How Much Care Does a Resident Receive?


Nursing homes are a great way for many patients to receive specialized or post-operative care in a facility that will help save costs compared to staying in a hospital. Typically, when a nursing care patient is transferred to a facility from a hospital, Medicare or private insurance will cover most or all of the cost. There are several unique advantages to receiving care in a nursing home or skilled nursing facility.

Recovery Rates

People often mistake nursing homes for hospice care. Nearly 40% of all nursing home patients do not stay long term, and recover enough to return home to their families. This is because most patients receive specialized care in a way that hospitals simply cannot replicate. The average nursing home patient receives help from multiple health care specialists each day. These specialists can help clothe, bathe, feed, and medicate patients on a daily basis. Additionally, nursing facilities are typically designed to provide recreational and social activities for each patient multiple times per day. This type of one on one and specialized care is simply impossible in the average hospital facility. Individualized care makes it possible for so many people to make a full recovery each year.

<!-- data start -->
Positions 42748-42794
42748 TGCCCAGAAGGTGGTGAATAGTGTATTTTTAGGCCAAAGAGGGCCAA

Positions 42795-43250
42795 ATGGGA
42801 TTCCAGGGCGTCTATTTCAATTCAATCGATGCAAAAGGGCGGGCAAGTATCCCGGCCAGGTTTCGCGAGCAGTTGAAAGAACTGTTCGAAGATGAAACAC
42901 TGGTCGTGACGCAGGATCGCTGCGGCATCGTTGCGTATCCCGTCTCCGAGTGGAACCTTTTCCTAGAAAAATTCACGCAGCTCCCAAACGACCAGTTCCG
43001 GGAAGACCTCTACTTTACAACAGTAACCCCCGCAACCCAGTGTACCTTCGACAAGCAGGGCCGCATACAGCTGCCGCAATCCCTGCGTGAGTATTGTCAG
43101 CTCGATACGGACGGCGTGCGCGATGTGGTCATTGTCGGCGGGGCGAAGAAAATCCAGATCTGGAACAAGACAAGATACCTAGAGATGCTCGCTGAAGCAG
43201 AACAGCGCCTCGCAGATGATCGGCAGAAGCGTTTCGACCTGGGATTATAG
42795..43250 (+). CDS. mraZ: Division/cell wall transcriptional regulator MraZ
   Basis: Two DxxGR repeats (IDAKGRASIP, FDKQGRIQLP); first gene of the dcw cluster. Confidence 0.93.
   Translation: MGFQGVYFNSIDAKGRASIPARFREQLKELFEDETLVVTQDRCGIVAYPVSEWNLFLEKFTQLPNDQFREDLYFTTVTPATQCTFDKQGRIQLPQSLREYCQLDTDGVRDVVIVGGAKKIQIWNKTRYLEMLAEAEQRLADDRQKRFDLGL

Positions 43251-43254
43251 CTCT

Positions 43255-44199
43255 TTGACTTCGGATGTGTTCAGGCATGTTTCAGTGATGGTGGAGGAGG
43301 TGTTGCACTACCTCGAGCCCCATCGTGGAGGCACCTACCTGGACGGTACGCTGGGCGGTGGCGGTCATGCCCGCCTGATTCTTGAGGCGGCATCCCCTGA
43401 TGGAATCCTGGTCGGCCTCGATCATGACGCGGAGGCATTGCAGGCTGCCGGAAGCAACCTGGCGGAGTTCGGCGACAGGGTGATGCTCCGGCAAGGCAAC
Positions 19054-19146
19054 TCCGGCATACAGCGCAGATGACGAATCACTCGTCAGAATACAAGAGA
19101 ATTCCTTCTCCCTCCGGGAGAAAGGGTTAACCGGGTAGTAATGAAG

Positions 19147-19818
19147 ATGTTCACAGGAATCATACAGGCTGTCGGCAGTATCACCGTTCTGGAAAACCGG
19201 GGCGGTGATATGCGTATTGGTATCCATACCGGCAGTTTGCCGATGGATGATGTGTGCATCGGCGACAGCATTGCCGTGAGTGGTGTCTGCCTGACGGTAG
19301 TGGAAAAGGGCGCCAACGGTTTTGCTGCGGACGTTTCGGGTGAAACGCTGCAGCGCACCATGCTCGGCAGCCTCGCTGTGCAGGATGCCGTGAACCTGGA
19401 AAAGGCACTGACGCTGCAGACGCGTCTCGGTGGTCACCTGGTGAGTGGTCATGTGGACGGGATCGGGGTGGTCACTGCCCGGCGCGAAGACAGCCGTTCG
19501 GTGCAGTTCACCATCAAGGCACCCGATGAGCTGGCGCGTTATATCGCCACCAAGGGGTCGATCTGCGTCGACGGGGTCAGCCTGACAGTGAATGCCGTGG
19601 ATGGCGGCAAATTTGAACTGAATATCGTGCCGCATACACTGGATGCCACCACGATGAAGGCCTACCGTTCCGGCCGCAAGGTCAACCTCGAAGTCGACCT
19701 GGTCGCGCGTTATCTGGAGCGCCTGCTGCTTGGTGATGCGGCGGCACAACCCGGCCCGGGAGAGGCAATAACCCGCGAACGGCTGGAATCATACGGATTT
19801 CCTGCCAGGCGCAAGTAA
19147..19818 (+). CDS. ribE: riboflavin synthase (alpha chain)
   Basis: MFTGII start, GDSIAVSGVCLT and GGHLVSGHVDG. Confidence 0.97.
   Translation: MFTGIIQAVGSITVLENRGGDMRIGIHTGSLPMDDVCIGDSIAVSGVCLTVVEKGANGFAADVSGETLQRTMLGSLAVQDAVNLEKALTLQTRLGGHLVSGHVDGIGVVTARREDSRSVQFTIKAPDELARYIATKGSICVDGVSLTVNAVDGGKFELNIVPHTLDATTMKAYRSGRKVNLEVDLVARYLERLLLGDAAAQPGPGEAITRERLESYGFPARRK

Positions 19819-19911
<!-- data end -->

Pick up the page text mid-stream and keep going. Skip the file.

Other Types of Long Term-Care

In additional to nursing care for rehabilitating patients, other patients are admitted to nursing homes when they are disabled, chronically ill, or have a terminal condition. These types of conditions require care 24 hours a day, 7 days a week. It is impossible for most patients to receive this type of care at home, but nursing homes are equipped to ensure these types of patients receive exceptional care as long as it is necessary.

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